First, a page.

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Article - FinTech and Banks: Creating Value for Customers

January, 2017

Dr. Subho Ray, President, IAMAI shares his belief on how banks and fintech companies can combine their strengths and bridge their weaknesses to create lasting value for customers.

Innovation and technology have brought about a radical change in traditional financial services. The prime driving force behind the evolution of FinTech is the desire to make the financial services more efficient.

Today, FinTech companies cater to the entire gamut of financial services ranging from innovative lending and credit facilities, seamless payment solutions, personal finance management to analytics-backed wealth advisory services among others.

There is a large untapped population of the country, which if directed will help the FinTech industry go a long way. The Prime Minister, Mr. Narendra Modi, since 2014, has initiated a lot of new schemes such as Skill India, Digital India, Pradhan Mantri Jan Dhan Yojana, Aadhar enrollment, Krishi Sinchai Yojana and the latest demonetisation drive etc. Rural India can benefit the most from such schemes, and this can be viewed as a potential up-surge for FinTech start-ups in expanding their customer base and provide services such as insurance covers (health insurance, life insurance ); mobile banking (helping them in managing their income and deposits); loans for agriculture, SME business, and other personal purposes.

Emerging FinTech solutions can help grow the market significantly and broad-base the provision of financial services to a wider target market. Driven by digital technologies, analytics and exceptional customer experience, these companies are already building propositions that are competing with the incumbent banks, both globally and in India.

Government initiatives at the central and state levels are including FinTech as a pillar in their planning; the Reserve Bank of India is establishing a blockchain committee; major banks are launching FinTech accelerators; leading towards capturing the opportunity in FinTech.

With the emergence of technology, banks are facing two challenges - managing their technology legacy stack and bringing the cost down for small transactions.

The traditional banks need to adopt the digital transformation route, which can bring in a fresh perspective for targeting customers, ensure agile operations and allow reinvention at every stage, thus enabling these organizations to remain on par with, if not ahead of, the competition.

The rise of FinTech is expected to displace banks. However, banking organizations would benefit from viewing FinTech companies less as rivals and more as innovative businesses that they can collaborate with, learn from, and even partner with.

Banks have a larger customer base and loyalty that has been built over the years. They also have strong financial backing that allows them to invest in upcoming trends and ideas that are beyond the reach of FinTech organizations.

Both Banks and FinTech companies have their own positives and negatives, and instead of working in silos and attempting to target the same customer segments, they will benefit from cooperating and combining their positives to compensate for each other’s negatives. Banks can provide a rapid reach with significant funding and support, and sustain customers’ growing demands. The FinTech sector, on the other hand, can offer the most efficient customer service solutions.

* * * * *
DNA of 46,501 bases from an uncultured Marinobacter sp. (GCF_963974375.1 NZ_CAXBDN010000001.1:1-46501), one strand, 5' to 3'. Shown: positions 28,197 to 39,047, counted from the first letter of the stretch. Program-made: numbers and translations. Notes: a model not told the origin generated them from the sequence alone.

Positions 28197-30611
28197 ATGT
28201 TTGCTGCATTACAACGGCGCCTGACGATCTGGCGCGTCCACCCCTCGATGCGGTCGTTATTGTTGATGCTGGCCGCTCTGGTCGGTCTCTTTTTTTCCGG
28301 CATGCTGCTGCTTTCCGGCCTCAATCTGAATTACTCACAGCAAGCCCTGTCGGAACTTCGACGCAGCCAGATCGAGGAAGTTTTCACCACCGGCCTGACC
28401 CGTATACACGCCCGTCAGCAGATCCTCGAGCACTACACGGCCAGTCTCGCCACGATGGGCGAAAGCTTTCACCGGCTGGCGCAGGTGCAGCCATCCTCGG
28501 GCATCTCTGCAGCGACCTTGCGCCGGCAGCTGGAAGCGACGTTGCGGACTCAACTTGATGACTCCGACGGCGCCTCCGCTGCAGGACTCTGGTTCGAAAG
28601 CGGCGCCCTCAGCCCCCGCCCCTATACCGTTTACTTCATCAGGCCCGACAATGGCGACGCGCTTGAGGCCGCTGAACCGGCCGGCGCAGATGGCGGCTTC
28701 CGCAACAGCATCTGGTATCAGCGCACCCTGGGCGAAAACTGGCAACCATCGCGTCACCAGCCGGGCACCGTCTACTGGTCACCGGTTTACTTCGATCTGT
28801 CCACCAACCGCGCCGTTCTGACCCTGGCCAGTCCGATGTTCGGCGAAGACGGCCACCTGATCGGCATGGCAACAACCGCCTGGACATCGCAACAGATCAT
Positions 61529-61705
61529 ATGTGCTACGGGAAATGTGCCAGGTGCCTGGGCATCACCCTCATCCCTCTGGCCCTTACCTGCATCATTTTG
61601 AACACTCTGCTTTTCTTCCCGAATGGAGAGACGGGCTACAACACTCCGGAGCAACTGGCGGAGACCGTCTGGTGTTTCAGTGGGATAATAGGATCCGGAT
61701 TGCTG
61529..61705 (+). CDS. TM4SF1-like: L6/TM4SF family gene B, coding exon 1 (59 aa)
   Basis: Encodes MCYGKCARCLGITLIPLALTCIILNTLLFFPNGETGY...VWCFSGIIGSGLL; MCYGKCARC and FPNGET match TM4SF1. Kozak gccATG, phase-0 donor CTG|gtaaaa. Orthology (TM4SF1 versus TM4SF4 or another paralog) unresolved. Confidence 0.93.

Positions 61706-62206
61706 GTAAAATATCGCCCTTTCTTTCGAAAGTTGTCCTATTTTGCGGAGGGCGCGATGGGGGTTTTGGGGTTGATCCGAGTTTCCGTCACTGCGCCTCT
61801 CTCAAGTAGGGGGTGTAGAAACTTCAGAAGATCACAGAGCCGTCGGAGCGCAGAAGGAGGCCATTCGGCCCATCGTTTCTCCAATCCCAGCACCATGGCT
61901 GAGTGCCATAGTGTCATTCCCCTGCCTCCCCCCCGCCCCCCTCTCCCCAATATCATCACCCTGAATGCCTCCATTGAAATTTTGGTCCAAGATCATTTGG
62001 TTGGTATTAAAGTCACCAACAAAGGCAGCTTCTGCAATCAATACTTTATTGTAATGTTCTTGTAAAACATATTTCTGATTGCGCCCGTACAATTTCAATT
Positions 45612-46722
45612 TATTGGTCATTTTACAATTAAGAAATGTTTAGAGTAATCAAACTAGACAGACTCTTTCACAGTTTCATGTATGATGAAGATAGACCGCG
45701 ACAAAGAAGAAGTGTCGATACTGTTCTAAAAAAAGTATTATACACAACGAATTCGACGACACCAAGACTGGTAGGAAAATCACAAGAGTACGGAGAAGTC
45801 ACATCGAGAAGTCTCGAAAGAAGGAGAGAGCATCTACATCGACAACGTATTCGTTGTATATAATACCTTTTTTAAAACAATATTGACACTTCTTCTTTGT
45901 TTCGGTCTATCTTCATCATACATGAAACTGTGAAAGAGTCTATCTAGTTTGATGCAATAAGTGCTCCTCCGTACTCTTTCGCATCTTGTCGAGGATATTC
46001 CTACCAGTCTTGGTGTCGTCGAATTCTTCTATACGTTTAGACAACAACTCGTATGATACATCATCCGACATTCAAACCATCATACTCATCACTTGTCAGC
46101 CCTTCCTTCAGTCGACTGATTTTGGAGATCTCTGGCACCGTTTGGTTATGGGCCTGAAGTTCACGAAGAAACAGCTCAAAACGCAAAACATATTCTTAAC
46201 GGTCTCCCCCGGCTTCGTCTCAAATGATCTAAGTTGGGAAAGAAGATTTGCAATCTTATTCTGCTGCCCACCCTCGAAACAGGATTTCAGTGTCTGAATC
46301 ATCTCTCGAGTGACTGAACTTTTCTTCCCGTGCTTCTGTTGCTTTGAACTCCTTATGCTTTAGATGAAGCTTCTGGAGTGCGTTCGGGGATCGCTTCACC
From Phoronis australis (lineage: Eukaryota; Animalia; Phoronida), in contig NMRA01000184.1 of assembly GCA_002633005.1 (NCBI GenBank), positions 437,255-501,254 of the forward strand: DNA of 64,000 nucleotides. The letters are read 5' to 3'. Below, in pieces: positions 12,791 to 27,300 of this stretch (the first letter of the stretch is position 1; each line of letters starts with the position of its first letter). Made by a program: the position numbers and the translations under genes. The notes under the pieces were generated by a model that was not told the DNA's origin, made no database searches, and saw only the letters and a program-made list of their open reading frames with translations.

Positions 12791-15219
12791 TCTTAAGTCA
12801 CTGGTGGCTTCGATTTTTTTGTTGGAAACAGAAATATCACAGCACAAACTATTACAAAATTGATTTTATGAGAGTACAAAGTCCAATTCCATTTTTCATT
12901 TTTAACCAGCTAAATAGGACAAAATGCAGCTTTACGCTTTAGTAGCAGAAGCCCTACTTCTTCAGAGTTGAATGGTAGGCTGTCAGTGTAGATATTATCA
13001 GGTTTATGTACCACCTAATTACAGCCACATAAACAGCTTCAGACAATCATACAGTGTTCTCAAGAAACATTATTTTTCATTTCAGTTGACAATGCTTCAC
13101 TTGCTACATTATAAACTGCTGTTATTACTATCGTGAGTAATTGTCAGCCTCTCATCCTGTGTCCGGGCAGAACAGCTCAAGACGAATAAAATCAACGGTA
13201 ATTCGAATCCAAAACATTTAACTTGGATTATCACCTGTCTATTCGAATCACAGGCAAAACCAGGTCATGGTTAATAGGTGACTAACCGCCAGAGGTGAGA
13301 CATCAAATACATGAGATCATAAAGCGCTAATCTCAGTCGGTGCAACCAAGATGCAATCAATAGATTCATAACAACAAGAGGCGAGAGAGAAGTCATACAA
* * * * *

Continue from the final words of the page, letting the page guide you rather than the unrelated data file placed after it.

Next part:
Besides capturing technology disruptions and innovations, FinTech companies can identify various use cases for technology adoption. Thus, they are able to create a value proposition which is both appealing and cost-effective for customers. Banks, on the other hand, are not able to focus on such innovative utilisation of technology and hence stand to lose clientele to upcoming FinTech organisations.

While FinTech companies offer product simplicity and seamless integration, they lack sufficient data security, compliance and regulatory certainty that banks possess. The industry is seeing a shift where both sides are coming to the realization of a new, mutually beneficial relationship, and ultimately create value for customers.

Banks must continue to enhance customer experience through their journey of digital transformation, but instead of undertaking this journey alone, they should partner with FinTech companies by utilising their innovations in their day-today functioning. Upon analysing their core strengths and weaknesses, banks need to associate and partner with FinTech start-ups which can bridge the gaps and thus create a win-win situation for both.

Many banks and traditional financial institutions that initially had reservations regarding the FinTech emerging as direct competition to them are now partnering with such innovative startups to offer smart solutions to their customers.

These new business models are focused around product diversification and advancement in financial technology. Recently, the State Bank of India has also allocated a fund of INR 200 crore dedicated solely for enhancement of financial technology space, and has tied-up with Society for Innovation and Entrepreneurship at IIT Bombay to promote innovation by FinTech start-ups.

The demonetisation announcement has fuelled the growth further and the bigger shift we believe will be in the financial behavior of consumers across India.

In India, hackathons, competitions and partnering with incubation platforms is the strategy adopted by a lot of incumbent banks. When you see so many top players taking a common approach, you have reasons to believe that this partnership is here to stay and create value for the end consumers.

Opinions expressed in this article are the author’s own.

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